We'll show you how to slice pre-made sampled drum loops to help you
re-arrange them, create variations as well as totally new new drum grooves.
To aid us we'll be using Propellerhead Software 'Recycle!' software to aid
the slicing of your drum loops since this easily creates a MIDI file
representing each beat slice of the loop. This enables you to load the resulting
Recycle! file (REX) into your sampler software for easy arranging. An
alternative for both PC & OS X is iZotope's Phatmatik Pro, a VST & Audio Unit
plugin that'll work from within your sequencer. They've recently added Recycle
loops support too so this one's a definite contender for slicing drum loops. FL
Studio also has it's own built in beat Slicer tool.
We'll be using Recycle & Apple Logic for this tutorial so lets start off
by choosing a sampled drum loop to manipulate. We've loaded up our loop in
Recycle! and ramped up the sensitivity slider to highlight each beat as a
'slice'. We're assuming here that your loop is a precise amount of bars, which
will almost certainly be the case for samples from CD's and sample download
sites. Recycle! offers you the chance to enter the correct amount of bars and
beats for your loop - this will make sure that your import into your DAW
software goes smoothly. Now that we've got our loop defined into slices we can
save the chopped sample as a recycle drum loop or REX2 file. To do this choose
'Save As' from the File menu and save the file into you 'Logic' -> 'Sampler
Instruments' folder. Equally if you'd just like separate the drum slices and a
MIDI file the 'Export' command from the File menu will do this for you.
Now we'll start the fun and get re-arranging our loop. Load up Logic and
insert an EXS24 sampler (if Logic's already running hit 'Refresh Menu' from the
EXS24 front panel - this will reveal your newly exported Recycle file in your
sampler instrument list).
Choose your loop from the EXS24 menu - this will automatically import your
sliced drum loop and create a sampler instrument for it, as well as import the
corresponding MIDI file into Logic's timeline for editing (click OK to the 2
dialogue boxes that pop up).
Now that we've got our loop imported run your cycle points around the drum
loop MIDI region. Double click to open Logic's piano roll editor and you'll see
the slices of your loop represented as notes in the roll. This is where we can
create some variation or even spawn an entirely new loop using the beat's
We've decided we like the kick drum in our loop and want to use it to
drive our new track's percussion section. To achieve this we're going to split
the loop into two tracks, one will deal just with the kick drum slice, the other
with the rest of the loop parts. Hit Logic's 'duplicate track' button and copy
the loop's MIDI region to the newly created duplicate track.
On the original track cycle through your loop's slices (you can do this
using the horizontal cursor keys) and delete all the slices except the four kick
drums in the bar.
Open up your duplicate MIDI region and remove the kick drums from your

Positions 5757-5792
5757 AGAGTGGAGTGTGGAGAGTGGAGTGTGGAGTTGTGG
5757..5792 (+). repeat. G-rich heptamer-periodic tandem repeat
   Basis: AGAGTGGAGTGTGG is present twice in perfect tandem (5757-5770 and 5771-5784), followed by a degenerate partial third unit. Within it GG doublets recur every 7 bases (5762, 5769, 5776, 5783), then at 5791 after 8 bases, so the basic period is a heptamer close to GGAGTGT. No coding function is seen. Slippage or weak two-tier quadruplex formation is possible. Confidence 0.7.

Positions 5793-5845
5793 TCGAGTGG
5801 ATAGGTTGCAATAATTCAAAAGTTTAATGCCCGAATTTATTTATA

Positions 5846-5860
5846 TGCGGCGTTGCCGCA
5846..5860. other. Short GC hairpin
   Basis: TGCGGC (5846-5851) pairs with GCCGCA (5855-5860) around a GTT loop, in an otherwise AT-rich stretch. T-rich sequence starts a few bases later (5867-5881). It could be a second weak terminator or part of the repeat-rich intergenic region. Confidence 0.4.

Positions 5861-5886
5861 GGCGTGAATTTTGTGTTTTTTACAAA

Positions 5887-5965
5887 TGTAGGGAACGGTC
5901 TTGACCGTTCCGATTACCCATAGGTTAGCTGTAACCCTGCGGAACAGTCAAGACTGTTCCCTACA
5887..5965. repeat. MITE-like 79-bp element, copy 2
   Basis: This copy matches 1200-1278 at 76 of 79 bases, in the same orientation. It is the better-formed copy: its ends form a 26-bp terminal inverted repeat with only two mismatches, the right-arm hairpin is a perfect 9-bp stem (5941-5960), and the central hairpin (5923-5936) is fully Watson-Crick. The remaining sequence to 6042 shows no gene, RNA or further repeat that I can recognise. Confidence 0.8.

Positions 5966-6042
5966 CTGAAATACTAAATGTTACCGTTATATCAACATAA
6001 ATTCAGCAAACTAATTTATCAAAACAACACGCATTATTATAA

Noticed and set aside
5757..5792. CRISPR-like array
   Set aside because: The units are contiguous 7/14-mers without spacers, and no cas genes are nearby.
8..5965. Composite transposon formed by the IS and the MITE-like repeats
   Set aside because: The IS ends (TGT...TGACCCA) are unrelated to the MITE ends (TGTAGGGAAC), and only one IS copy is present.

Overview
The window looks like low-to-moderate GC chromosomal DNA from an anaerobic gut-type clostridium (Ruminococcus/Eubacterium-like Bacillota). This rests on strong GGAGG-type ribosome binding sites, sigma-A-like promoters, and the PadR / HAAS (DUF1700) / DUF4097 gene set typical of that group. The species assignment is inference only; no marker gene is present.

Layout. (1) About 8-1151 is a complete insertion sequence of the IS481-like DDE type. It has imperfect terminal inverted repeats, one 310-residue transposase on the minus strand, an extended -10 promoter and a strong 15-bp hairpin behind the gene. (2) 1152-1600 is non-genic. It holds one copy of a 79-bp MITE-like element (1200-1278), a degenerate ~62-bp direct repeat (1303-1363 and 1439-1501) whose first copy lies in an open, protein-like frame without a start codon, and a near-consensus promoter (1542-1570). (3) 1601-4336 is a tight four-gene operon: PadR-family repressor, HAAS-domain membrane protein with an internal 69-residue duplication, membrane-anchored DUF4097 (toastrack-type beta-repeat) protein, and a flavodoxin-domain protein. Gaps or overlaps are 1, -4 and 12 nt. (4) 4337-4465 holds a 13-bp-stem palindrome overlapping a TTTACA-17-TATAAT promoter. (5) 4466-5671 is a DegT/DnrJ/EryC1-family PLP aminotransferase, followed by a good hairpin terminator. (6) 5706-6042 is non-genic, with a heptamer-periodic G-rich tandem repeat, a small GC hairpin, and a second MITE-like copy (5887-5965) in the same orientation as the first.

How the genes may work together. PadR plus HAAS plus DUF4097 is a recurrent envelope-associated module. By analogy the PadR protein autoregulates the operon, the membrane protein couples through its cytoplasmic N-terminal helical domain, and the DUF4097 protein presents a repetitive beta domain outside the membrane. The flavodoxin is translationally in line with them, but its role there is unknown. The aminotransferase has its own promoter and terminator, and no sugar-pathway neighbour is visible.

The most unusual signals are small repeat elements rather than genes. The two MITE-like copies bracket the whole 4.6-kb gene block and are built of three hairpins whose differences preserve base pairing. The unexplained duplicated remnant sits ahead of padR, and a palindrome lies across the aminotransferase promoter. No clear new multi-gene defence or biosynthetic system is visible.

loop. Now we've got our two sections separated (we'll refer to them as the kick
drum and loop components from now on) we can experiment with editing and
We've opened the EXS24 amp envelope's release control up to full to allow
each sample to be played in full. Try a little EQ or compression on your kick
drum this can really help to give it added impact in your mix.
Tip: don't always quantize everything! this may kill the 'groove' feel of
your loop, experiment with different quantize settings. Logic provides several
different grooves in it's Quantize menu, we settled for the 16 a setting in this
case for our loop component. Your kick drum should of course be quantized dead
on 1/4 of a bar timing.
Listening to the loop component we can hear that there's way too much
bass, so a hefty low-cut is needed. We've chosen Logic's built in channel EQ and
cut the bass below 230 Hz by the maximum -24dB.
We've also applied a little attack to our EXS24 sampler amp controls and
had a slight re-arrange of the loop slices to help it slow.
At this point we're going to add some effects to our loop component - we'd
recommend a little delay or sort drum reverb. For livening up sampled loops is
Logic's 'Ringshifter' plugin is a great tool - experiment by inserting it over
your loop component channel and flicking through the presets, you can then
refine your sound using the plugin's varied controls.
Now we're happy with our loop component we can make our 4/4 kick drum
pattern a bit more full-on with some fills, generally these would be used at 4
or 8 bar intervals to keep the track interesting.
To complete our drum groove we've added a clap and high hat tracks...
So there you go, a quick and dirty guide to editing sampled drums. As
always experimentation is the key so don't expect your efforts to be rewarded
instantly - if it's not working out trash the loop and grab another!
Free PC alternatives to Recycle and Phatmatik Pro:
Mark is a avid DJ who loves to remix and produce tracks with various music
loop Sample Packs and
Royalty Free MIDI files & samples. Mark works for dancemidisamples.com in
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